• by joelleo (900926) on Sunday March 09, 2014 @04:25AM (#46438547)

    Per the subject - that root ca only covers your school's applications. If you go to https://www.yourschool.com/ [yourschool.com] it ensures that your computer can vet out the complete certificate trust chain. However, if you can establish a connection to https://www.xhamster.com/ [xhamster.com] your school will not be able to peer into the encrypted contents of the connection unless you're connecting via a proxy that they control.

    If you think "Root CA BAAAAD!" then you're not looking deeply enough into ssl or the security concepts behind the certificates to understand their ramifications. Stay in school and dig deeper.

  • by Anonymous Coward on Sunday March 09, 2014 @04:36AM (#46438575)

    Why are you assuming that we don't know a proxy would be required?

    Why are you assuming, for that matter, that a proxy changes anything? Whether they're mandatory proxies or transparent proxies, it doesn't change the fact that the man in the middle has everything he needs.

  • by joelleo (900926) on Sunday March 09, 2014 @04:47AM (#46438597)

    A root ca for an organization cannot interpose itself into the certificate chain of another organization - that's kinda the whole point to the certificate "chain" of trust. His school would have to either use their own root ca and force clients to use their proxy - a very real and frequently implemented setup - or have spoofed a cert on the site as provided by its web server which chains up to his school's root, which is very unlikely and very unwieldy.

    In his case, the root ca he's so concerned about will only secure comms with the servers that use a cert derived from that root ca or one of its subordinates. If he goes to https://www.anonymouscowards.c... [anonymouscowards.com] and the cert provided by the server doesn't successfully chain up to his school's root cert he'll receive a giant ssl error saying the connection is untrusted. There's no mitm here unless he goes through a proxy.

  • Re:sneaky but..... (Score:5, Informative)

    by Architect_sasyr (938685) on Sunday March 09, 2014 @05:11AM (#46438661)
    The entire department of education out here (.AU) installs a root CA with the express purpose of intercepting HTTPS to "protect the children". There are secondary certs installed at every school so that 802.1x doesn't crap out when you try to sign in (in point of fact, pretty sure windows installs the profile by default when you bind a machine).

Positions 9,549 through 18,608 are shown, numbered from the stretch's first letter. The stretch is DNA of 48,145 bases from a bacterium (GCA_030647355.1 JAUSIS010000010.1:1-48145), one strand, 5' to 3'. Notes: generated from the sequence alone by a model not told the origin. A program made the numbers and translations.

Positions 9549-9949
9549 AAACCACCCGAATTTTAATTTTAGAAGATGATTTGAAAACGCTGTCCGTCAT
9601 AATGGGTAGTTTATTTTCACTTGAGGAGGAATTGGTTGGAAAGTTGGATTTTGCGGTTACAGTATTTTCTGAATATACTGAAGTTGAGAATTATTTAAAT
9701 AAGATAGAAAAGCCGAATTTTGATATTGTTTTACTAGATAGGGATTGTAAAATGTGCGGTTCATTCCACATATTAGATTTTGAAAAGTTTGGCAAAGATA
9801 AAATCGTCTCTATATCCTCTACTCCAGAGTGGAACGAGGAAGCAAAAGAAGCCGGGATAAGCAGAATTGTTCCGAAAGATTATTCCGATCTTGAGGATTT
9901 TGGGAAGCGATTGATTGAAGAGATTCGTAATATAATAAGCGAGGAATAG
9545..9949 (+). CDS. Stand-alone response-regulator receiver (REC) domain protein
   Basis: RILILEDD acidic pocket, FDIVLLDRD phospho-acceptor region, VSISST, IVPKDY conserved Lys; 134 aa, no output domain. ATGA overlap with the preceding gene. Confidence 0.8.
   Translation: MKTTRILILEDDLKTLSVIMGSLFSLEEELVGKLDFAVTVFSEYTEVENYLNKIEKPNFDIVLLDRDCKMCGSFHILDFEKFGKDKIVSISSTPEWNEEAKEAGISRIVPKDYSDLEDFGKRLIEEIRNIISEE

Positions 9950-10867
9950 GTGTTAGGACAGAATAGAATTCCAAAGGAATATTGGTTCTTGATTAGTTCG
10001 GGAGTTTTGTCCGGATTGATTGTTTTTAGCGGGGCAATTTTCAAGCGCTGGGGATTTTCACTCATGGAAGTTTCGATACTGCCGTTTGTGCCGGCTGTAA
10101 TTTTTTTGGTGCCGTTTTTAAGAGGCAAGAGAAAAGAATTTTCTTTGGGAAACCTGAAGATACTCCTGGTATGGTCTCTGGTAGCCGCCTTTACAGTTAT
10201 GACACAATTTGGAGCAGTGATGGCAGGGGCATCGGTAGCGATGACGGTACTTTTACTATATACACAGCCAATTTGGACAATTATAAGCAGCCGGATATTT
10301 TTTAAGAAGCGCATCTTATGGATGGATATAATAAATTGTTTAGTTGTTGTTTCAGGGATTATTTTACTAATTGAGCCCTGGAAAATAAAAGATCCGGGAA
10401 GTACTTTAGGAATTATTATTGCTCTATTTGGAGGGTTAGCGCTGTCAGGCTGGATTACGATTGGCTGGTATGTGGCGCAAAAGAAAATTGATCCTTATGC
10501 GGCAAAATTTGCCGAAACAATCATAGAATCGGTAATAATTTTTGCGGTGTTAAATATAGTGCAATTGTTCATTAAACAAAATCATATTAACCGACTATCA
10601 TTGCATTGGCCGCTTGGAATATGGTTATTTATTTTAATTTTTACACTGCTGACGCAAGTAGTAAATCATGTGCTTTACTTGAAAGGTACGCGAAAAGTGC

There is the potential for creepy, but pretty sure 99% of the techs at schools aren't actually smart enough to intercept traffic. Being one of the 1% who can (actually not a school tech, a consultant, but anyway) I can say in all honesty that there is better porn available for free on the Internet. I'm only going to look if you kick up a fuss about my ability to look ;)
  • by manu0601 (2221348) on Sunday March 09, 2014 @05:40AM (#46438727)

    Their intent may be just fine. For instance, you want want to have an internal CA installed so that you can deploy SSL-enabled services without having to buy certificates from a commercial CA.

    Of course it allows SSL traffic interception, which is likely to be illegal, but nothing proves it was done, or even planned. The the real problem here is that the CA framework allows any CA to sign any certificate.

  • Normal. (Score:5, Informative)

    by ledow (319597) on Sunday March 09, 2014 @06:08AM (#46438789) Homepage

    I work in schools.
    I work in UK schools.
    I work in IT in UK schools.

    This is normal. Sorry, but there's nothing shocking here.

    You join our domain, we get the right to push any and all security measures to your client that we deem necessary. If you don't want to allow it, don't join our domain (which also means we probably won't authorise you to use our Internet connection, etc.)

    The domain will have a "Default Domain Policy" that almost certainly includes software you don't want (but we insist you have), settings you'd rather not have (but which we will enforce on you) and things like this - installation of a required domain certificate so we can check your not using OUR SCHOOL FILTER to do illegal / illicit things.

    Chances are if you read your network acceptable usage policy, it states this. The alternative is you don't get network access. Because we are LEGALLY RESPONSIBLE for what is accessed through the network on our network, as well as the protection of our internal data and services.

    Complain all you like. The alternative is that we block SSL site-wide. That means no Facebook at all, by the way. Or GMail. Or Hotmail. Or anything else that uses SSL by default.

    We have a legal duty to monitor, record and analyse the logs of Internet traffic to ensure our child-protection policy (a legally-required policy) is followed. Additionally, it's OUR resource. If you want to use your own external 3G connection on your own time, argue for that. Chances are it will fail.